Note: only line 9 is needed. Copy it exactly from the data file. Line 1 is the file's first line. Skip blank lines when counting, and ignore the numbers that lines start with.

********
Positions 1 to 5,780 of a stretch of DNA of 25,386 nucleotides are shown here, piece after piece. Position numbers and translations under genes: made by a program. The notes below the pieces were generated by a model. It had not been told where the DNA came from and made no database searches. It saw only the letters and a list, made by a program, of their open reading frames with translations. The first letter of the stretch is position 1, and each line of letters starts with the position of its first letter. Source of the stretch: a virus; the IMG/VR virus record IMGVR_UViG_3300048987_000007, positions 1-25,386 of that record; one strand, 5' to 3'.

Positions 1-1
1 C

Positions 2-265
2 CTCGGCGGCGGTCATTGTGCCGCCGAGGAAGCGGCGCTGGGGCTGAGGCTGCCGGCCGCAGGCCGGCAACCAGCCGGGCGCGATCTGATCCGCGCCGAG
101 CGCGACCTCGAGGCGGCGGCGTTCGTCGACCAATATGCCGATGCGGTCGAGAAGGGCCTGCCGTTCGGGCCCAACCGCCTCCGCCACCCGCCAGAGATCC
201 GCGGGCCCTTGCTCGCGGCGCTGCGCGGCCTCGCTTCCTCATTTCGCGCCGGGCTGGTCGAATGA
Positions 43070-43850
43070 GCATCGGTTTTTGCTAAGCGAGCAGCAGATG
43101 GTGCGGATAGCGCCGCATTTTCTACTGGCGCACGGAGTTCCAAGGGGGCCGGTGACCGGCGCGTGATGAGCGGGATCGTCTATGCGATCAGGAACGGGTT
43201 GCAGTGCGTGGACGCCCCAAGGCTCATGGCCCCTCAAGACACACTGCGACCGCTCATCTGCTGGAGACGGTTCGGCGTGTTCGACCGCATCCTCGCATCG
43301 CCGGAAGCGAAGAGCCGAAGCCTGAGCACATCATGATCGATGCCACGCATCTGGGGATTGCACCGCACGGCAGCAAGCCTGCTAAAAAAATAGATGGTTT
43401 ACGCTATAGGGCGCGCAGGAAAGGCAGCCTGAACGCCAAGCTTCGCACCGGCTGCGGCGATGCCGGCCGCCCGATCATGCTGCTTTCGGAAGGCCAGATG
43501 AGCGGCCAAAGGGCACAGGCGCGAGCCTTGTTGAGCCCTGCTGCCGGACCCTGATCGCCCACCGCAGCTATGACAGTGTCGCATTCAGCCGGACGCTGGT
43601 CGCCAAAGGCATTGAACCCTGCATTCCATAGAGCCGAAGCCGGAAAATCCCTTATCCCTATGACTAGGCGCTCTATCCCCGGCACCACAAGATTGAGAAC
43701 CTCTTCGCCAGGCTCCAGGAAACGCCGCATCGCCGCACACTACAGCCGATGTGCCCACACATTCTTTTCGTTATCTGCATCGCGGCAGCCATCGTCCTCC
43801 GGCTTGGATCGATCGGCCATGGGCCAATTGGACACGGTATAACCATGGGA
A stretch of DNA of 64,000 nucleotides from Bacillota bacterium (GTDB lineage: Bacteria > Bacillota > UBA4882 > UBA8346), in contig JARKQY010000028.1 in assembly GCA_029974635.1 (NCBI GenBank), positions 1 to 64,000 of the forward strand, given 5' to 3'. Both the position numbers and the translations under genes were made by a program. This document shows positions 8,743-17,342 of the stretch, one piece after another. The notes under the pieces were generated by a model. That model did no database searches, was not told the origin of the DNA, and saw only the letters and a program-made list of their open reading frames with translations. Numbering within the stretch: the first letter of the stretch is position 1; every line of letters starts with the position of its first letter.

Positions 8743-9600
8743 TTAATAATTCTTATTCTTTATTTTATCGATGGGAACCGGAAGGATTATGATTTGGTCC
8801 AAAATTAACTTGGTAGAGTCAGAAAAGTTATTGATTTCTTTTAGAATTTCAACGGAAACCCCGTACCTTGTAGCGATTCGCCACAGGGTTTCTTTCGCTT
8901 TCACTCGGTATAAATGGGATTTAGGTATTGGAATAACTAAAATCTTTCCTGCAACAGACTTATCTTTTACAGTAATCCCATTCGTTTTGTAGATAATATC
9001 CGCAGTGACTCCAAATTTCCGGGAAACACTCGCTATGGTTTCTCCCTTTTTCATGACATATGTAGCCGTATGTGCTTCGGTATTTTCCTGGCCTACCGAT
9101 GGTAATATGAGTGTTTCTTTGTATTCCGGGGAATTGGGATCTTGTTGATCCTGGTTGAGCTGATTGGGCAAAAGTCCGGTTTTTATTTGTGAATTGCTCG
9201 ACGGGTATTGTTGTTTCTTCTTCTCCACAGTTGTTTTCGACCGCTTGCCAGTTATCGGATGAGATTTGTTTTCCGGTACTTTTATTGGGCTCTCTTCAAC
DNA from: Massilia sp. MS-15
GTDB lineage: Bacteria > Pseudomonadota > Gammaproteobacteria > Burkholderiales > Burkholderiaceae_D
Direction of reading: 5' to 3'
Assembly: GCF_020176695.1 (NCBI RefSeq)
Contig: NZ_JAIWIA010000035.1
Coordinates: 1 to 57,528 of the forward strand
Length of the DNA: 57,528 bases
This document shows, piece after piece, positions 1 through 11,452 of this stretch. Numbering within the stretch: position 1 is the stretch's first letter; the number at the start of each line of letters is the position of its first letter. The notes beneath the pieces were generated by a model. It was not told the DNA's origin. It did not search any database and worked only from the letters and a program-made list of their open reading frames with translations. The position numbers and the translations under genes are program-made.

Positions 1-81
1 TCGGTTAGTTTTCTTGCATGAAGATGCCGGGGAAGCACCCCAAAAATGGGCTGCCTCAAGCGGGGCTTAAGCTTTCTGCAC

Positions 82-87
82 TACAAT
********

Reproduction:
43070 GCATCGGTTTTTGCTAAGCGAGCAGCAGATG